For example, in a April 1 speech that marked the conclusion of the enrollment period, the president sought to humanize the law’s impact, pointing to the fact that “millions of our fellow citizens know the economic security of health insurance who didn’t just a few years ago.” That gain, he noted, “regardless of your politics or your feelings about me, or your feelings about this law, that’s something that’s good for our economy, and it’s good for our country.”
Republicans have trucked out their own examples, but Democrats have been quick to undermine those stories. Most notable is a case cited by Senate Majority Leader Harry Reid of Nevada when he took to the floor earlier this year in order to speak out against advertisements paid for by the Koch brothers that depicted Obamacare horror stories.
In particular, Reid denounced an Americans for Prosperity television ad that featured Julie Boonstra, a leukemia patient, who testified about the financial injustice done to her by the health law. She said that her previous policy had been cancelled, leaving her without access to medication she needed to survive. Critics widely questioned the validity of that story, although the organization has stood by the advertisement.
The Washington Post’s fact checker found that Boonstra would save approximately $529 per month on her premium under that new plan, which adds up to an annual total of $6,348 — just $2 shy of the out-of-pocket maximum, meaning the total yearly amount on healthcare that Boonstra would pay would be about equal, regardless of her plan.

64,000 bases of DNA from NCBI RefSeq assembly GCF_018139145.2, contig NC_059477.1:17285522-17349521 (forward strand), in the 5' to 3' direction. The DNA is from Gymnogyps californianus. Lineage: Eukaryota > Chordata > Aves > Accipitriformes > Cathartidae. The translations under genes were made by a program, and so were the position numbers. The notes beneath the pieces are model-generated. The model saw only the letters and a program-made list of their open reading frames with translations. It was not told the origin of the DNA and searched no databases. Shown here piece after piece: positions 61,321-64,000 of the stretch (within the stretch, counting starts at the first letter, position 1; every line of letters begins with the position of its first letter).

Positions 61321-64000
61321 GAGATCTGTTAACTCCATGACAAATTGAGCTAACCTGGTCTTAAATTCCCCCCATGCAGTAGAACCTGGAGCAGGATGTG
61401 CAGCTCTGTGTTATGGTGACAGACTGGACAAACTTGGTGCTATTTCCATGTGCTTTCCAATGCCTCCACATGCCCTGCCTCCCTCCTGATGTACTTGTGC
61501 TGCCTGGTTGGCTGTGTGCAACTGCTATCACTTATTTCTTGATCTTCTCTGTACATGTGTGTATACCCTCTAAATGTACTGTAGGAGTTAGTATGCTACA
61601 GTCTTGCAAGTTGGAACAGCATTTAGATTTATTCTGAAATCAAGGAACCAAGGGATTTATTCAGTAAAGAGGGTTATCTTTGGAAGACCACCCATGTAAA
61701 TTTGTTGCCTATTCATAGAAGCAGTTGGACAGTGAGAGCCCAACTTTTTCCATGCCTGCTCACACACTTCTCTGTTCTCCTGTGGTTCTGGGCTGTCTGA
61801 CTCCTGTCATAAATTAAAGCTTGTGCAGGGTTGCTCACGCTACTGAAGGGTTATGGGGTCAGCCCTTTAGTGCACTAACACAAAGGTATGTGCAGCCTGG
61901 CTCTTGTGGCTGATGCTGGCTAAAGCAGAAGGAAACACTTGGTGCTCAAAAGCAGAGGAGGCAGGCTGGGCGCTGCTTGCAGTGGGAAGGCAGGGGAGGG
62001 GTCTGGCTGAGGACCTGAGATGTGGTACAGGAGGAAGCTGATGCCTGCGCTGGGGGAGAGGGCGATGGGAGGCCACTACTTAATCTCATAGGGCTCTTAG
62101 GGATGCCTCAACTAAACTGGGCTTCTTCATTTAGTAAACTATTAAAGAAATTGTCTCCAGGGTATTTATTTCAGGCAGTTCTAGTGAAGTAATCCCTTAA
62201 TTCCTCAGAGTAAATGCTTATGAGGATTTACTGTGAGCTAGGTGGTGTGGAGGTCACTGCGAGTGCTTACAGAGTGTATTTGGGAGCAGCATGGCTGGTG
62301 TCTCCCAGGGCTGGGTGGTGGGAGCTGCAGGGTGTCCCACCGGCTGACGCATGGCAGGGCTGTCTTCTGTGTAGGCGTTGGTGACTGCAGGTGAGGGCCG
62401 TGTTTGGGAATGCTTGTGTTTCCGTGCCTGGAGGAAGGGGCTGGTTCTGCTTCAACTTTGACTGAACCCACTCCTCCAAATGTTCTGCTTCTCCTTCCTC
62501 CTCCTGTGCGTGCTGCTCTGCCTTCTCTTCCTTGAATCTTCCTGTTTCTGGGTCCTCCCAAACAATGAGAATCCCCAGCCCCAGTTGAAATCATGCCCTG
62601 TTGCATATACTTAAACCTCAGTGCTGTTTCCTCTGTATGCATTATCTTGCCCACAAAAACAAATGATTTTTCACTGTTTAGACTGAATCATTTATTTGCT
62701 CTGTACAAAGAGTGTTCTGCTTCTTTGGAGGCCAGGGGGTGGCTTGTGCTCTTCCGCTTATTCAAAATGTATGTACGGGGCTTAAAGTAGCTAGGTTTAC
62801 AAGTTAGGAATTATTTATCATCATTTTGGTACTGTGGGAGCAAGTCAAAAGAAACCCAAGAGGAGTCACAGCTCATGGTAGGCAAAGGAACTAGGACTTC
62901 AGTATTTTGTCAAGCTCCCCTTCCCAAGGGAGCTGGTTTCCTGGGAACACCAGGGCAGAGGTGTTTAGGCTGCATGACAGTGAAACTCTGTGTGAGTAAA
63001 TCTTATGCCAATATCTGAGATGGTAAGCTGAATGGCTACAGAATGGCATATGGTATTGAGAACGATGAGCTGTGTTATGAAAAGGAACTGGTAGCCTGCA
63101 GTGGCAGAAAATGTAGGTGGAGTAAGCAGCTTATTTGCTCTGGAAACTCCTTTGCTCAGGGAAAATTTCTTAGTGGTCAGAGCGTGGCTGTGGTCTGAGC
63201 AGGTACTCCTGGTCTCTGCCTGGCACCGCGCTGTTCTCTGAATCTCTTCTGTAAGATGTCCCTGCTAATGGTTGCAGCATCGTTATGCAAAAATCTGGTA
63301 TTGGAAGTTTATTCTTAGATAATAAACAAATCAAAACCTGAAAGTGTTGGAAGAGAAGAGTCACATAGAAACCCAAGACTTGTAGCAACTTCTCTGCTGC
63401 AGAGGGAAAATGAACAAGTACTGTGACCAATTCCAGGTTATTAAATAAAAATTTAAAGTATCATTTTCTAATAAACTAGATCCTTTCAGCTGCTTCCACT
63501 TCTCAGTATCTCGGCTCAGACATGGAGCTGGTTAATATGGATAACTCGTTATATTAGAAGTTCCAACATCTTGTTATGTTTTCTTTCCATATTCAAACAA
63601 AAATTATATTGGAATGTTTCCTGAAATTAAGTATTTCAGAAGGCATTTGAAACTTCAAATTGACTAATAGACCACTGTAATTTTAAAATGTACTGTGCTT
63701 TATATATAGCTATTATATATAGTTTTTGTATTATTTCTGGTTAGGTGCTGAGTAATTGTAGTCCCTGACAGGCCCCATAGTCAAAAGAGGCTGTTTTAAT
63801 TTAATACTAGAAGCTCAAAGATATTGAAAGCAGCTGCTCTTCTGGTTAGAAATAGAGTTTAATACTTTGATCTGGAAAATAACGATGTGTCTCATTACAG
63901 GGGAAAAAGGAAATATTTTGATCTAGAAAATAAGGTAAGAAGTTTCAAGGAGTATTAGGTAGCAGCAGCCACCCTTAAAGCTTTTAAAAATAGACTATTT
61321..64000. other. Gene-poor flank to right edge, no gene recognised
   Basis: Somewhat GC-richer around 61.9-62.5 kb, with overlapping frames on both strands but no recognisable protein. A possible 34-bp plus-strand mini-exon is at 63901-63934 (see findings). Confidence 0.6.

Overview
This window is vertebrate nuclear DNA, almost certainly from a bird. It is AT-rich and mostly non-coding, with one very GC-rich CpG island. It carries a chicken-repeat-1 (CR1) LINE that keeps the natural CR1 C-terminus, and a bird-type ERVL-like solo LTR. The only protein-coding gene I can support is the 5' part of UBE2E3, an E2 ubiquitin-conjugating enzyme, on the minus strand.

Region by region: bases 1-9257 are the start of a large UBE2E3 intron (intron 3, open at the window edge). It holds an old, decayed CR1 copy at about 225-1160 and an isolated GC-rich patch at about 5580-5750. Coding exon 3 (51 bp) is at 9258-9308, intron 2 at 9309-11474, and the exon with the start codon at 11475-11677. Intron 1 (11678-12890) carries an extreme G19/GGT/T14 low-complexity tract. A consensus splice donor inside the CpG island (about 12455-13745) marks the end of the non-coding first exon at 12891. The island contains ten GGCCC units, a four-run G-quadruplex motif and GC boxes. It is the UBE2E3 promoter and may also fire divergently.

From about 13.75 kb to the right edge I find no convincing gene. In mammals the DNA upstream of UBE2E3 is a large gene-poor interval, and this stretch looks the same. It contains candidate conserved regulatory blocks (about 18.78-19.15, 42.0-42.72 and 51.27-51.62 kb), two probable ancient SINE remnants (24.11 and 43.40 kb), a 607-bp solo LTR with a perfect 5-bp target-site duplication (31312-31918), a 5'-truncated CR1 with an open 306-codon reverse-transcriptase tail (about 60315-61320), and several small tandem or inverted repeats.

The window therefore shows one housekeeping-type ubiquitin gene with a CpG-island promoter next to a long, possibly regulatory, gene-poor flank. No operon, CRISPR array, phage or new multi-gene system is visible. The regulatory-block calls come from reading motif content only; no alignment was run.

In fact, a critical eye has been turned on the entire catalog of Obamacare horror stories that Republicans have showcased. One such tale — the story of Marine veteran Christopher Schiff, who said his “insurance costs are going way up because of Obamacare” — has been largely ignored. Comparatively, the story of Dean Angstadt, a self-employed logger who eventually purchased a healthcare policy just in time for heart valve replacement surgery, has garnered much more attention. As he told the Philadelphia Inquirer, “The ACA is everything it’s supposed to be and, in fact, better than it’s made out to be.”
Because of the apparent dearth of so-called Obamacare horror stories circulating through the media, it has been suggested they are not to be recounted. “After months of watching the press obsess over ‘rate shocks’ and sensationalist stories about skyrocketing premiums and an endless parade of (usually bogus) tales of victimhood, we’re starting to see positive ACA stories break through the noise and take on a life of their own,” wrote Salon’s Simon Malay earlier this month.